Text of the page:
[0025] In some embodiments, the processor 18 may be further configured to transmit a merge request 56 to the codebase host server 70. The merge request 56 may, for example, be a commit or pull request. The merge request 56 may include an instruction to apply the first edit 42 to the code file 30. In response to receiving the merge request 56, the codebase host server 70 may apply the first edit 42 to the code file 30 and may additionally inhibit the second edit 72 from being applied to the code file 30. Alternatively, application of the first edit 42 may be inhibited. When application of the first edit 42 or the second edit 72 is inhibited, the codebase host server 70 may transmit a notification to the respective client computing device indicating that application of the edit was inhibited. The processor 18 may transmit the first change set information 40 to the codebase host server 70 prior to transmitting the merge request 56. Thus, a pending merge conflict between the first edit 42 and the second edit 72 may be detected before a developer attempts to merge the edits.

[0026] FIG. 5 shows an example of the editor window 26 of the GUI 24, including the code file 30 and the first conflict notification 50. In the code file 30 as shown in FIG. 5, the first set 34 of one or more code instructions 32 and the second set 36 of one or more code instructions overlap at a common code instruction 38 in line 2 of the code file 30. The first conflict notification 50 therefore includes a common code instruction indication 54 that indicates,“Pending merge conflict at line 2.” The first conflict notification 50 further includes a first edit timestamp 44 that indicates“Last edited by you at 10:03: 14, 4/6/2018.” The first conflict notification 50 further includes a second edit timestamp 74 that also includes a second device identifier 86. The second edit timestamp 74 indicates,“Last edited by Developer B at 8: 15:01, 4/6/2018.” In addition, the first conflict notification 50 includes an option 84 to transmit a second conflict notification 82 to a second client computing device 80. The option 84 indicates,“Message Developer B.” When the option 84 is selected using an input device 22 of the first client computing device 10, the processor 18 may transmit the second conflict notification 82 to the second client computing device 80.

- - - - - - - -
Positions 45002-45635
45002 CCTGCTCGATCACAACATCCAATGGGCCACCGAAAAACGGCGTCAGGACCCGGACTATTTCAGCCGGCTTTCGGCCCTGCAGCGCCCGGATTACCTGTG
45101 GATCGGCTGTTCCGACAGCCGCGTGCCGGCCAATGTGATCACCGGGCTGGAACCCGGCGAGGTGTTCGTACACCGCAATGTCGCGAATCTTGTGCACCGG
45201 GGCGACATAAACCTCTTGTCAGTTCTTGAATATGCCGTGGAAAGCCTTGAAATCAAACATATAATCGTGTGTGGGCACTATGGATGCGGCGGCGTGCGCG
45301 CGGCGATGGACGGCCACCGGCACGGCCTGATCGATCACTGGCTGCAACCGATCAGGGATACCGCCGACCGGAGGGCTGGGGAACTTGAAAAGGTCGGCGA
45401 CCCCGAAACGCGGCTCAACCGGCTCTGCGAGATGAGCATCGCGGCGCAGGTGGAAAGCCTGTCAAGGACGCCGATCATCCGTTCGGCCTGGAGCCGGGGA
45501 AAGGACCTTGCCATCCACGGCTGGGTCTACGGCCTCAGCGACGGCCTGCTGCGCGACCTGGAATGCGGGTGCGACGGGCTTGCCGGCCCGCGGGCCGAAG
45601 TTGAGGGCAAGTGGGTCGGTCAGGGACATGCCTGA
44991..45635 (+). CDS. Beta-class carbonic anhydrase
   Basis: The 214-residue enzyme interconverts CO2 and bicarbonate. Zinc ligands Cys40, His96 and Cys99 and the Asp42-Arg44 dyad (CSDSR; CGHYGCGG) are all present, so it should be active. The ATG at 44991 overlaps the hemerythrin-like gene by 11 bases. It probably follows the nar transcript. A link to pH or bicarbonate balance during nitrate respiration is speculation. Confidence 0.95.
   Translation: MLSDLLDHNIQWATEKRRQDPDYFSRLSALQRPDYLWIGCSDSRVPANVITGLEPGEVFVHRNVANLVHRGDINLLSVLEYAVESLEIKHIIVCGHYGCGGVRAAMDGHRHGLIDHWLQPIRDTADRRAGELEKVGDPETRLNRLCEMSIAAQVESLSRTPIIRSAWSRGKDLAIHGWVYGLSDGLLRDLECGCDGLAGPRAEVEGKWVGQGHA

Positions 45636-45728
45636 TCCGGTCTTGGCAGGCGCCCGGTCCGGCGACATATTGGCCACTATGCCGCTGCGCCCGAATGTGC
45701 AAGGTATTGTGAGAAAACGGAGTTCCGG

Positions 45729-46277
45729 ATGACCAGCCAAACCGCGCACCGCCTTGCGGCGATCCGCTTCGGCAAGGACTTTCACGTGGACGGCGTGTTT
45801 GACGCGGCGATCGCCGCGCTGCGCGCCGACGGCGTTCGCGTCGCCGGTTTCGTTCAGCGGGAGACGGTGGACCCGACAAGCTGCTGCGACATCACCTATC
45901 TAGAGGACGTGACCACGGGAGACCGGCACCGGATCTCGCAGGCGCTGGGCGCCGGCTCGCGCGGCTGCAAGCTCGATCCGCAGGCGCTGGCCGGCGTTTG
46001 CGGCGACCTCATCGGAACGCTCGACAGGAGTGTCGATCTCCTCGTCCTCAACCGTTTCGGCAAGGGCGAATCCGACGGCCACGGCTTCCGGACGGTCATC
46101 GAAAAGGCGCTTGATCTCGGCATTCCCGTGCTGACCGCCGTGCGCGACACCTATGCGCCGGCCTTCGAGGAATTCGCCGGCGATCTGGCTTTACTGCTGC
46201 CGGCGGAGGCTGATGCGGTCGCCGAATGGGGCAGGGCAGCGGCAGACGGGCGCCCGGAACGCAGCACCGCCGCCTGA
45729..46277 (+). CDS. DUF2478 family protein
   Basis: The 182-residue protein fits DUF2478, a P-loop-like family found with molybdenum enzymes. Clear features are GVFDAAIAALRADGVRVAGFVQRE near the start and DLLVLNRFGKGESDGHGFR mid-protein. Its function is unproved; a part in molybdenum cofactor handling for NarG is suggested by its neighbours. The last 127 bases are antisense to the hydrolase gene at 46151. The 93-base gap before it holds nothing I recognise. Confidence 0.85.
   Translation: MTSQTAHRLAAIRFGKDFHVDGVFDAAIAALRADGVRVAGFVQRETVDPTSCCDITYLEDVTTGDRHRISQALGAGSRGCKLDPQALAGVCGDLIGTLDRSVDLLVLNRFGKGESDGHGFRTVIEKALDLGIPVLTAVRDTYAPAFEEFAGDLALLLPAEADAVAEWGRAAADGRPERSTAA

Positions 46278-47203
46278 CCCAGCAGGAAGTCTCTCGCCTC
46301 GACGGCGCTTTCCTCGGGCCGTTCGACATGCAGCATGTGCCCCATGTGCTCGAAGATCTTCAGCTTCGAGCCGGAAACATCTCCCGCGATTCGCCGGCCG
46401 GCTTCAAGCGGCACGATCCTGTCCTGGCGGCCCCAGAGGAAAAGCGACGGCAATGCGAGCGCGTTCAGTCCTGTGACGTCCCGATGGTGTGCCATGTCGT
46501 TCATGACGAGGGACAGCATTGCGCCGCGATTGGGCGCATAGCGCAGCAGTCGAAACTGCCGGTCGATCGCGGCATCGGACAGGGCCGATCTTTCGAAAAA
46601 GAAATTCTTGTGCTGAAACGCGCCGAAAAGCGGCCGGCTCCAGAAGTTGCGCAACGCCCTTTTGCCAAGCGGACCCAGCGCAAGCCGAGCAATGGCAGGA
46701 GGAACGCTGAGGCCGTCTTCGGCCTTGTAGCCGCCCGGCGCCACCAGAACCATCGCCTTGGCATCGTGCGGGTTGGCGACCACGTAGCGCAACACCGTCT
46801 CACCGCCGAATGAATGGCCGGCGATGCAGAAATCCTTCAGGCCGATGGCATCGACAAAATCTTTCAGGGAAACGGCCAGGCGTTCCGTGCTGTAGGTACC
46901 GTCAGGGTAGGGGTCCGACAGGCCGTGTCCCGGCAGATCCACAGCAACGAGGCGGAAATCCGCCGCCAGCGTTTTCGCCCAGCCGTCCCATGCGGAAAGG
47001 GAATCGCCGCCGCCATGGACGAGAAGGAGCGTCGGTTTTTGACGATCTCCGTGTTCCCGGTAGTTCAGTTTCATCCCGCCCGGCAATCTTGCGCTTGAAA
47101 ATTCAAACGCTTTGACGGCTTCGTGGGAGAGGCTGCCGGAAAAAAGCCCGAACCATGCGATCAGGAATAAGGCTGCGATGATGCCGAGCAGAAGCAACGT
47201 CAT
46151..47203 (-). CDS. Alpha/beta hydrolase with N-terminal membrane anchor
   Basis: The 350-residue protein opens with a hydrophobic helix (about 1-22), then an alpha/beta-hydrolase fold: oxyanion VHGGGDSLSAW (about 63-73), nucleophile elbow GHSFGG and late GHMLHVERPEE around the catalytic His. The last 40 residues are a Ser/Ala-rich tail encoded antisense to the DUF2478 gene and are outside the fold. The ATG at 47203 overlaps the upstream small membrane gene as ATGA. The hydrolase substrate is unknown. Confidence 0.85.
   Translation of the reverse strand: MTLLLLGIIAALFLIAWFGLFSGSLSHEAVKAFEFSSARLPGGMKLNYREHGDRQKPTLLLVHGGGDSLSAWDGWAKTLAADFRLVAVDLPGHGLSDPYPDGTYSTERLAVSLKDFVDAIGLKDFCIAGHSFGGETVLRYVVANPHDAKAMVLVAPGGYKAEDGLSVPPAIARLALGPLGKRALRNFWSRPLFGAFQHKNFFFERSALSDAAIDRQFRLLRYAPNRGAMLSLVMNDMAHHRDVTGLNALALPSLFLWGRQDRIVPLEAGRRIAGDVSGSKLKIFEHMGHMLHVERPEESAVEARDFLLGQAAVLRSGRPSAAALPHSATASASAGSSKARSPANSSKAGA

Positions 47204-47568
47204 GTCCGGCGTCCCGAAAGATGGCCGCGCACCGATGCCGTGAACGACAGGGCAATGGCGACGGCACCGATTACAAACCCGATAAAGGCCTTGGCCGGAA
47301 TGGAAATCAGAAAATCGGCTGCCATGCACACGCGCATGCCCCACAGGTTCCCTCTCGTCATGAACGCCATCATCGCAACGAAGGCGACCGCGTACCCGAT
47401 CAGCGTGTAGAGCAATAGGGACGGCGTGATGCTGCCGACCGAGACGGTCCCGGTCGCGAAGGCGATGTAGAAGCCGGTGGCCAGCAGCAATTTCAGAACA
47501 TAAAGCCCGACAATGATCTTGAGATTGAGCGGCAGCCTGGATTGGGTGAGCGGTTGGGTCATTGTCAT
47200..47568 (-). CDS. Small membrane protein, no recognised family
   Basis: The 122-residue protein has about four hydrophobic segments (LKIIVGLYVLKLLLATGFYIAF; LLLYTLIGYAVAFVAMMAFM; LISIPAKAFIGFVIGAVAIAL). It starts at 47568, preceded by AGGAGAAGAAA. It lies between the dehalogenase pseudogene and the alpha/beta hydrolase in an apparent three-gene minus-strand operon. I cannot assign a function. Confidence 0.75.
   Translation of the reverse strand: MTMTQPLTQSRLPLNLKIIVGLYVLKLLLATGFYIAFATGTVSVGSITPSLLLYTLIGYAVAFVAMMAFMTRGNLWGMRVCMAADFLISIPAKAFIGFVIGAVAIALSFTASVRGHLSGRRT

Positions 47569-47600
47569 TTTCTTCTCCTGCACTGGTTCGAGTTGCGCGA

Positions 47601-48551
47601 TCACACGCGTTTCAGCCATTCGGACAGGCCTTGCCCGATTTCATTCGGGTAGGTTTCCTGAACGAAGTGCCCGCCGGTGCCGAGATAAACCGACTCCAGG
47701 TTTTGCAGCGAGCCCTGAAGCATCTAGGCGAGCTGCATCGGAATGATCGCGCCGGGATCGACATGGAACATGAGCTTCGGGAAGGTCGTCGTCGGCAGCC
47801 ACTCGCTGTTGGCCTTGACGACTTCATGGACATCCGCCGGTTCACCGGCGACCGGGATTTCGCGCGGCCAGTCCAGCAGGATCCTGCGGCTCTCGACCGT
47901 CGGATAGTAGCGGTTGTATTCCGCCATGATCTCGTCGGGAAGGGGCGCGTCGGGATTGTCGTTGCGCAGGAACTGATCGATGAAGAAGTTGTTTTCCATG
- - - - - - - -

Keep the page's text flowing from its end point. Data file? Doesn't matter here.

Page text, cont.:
[0027] FIG. 6 shows a flowchart of a method 100 for use with a first client computing device, which may in some embodiments be the first client computing device 10 of FIG. 1. At step 102, the method 100 may include displaying a graphical user interface (GUI) of a first distributed source code authoring management system client. The GUI of the distributed source code management system client may be displayed on a display of the first client computing device. At step 104, the method 100 may further include receiving a first edit to a code file in an editor window included in the GUI of the first distributed source code authoring management system client. The editor window may be configured to provide real-time mark-up of the code file, for example, by indicating one or more syntactic properties of the code instructions included in the code file as the code file is edited. In some embodiments, the first edit to the code file may be an edit to a first set of one or more code instructions.

[0028] At step 106, the method 100 may further include transmitting change set information including the first edit to a codebase host server. The change set information may be transmitted to the codebase host server in response to the first edit. In some embodiments, the change set information may be transmitted to the codebase host server at a predetermined time interval. The change set information may, in some embodiments, include a first edit timestamp of the first edit, which may indicate a time at which the first edit was made, saved, or transmitted to the codebase host server.